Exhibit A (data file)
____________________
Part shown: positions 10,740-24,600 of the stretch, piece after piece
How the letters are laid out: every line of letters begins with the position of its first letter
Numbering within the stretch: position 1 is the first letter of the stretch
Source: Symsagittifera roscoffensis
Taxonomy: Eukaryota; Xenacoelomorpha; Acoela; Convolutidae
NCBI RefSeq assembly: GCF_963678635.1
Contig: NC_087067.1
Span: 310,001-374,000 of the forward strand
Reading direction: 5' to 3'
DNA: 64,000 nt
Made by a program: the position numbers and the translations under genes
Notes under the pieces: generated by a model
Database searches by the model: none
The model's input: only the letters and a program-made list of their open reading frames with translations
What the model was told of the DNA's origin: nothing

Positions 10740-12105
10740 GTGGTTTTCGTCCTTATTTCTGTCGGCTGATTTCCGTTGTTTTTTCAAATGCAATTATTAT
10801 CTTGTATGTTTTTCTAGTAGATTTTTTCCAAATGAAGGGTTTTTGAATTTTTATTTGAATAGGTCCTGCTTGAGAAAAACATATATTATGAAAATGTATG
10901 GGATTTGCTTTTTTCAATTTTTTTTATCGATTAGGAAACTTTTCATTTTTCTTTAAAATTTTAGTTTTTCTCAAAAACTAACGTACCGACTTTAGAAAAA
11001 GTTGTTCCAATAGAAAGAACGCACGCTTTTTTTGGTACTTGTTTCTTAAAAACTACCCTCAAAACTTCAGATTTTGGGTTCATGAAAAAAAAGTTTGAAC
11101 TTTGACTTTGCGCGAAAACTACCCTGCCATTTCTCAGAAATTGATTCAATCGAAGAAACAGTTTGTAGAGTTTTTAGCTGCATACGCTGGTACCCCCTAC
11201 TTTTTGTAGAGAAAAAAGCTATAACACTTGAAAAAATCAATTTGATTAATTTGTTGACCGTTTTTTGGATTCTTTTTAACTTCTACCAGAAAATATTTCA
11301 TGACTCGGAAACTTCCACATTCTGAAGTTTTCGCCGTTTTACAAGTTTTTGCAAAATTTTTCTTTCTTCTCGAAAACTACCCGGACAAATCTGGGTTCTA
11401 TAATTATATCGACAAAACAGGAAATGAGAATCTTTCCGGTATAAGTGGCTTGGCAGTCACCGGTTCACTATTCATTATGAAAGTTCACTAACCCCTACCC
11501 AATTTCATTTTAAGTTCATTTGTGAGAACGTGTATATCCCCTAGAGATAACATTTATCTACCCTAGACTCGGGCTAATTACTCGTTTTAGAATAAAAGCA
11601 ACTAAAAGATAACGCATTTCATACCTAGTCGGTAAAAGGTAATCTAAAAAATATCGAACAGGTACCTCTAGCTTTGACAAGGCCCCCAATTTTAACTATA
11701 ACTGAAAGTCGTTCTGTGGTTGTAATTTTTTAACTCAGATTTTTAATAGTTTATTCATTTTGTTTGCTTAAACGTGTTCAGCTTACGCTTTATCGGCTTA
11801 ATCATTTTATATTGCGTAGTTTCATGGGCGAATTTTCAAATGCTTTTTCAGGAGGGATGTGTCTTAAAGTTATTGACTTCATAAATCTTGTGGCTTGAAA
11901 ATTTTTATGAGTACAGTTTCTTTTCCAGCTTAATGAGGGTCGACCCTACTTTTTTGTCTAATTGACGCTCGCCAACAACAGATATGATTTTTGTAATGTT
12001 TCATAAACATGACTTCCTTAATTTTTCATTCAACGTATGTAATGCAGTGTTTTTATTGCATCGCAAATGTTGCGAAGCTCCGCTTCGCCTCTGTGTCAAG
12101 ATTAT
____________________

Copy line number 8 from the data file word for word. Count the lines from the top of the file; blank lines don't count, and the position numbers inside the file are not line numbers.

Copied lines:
Span: 310,001-374,000 of the forward strand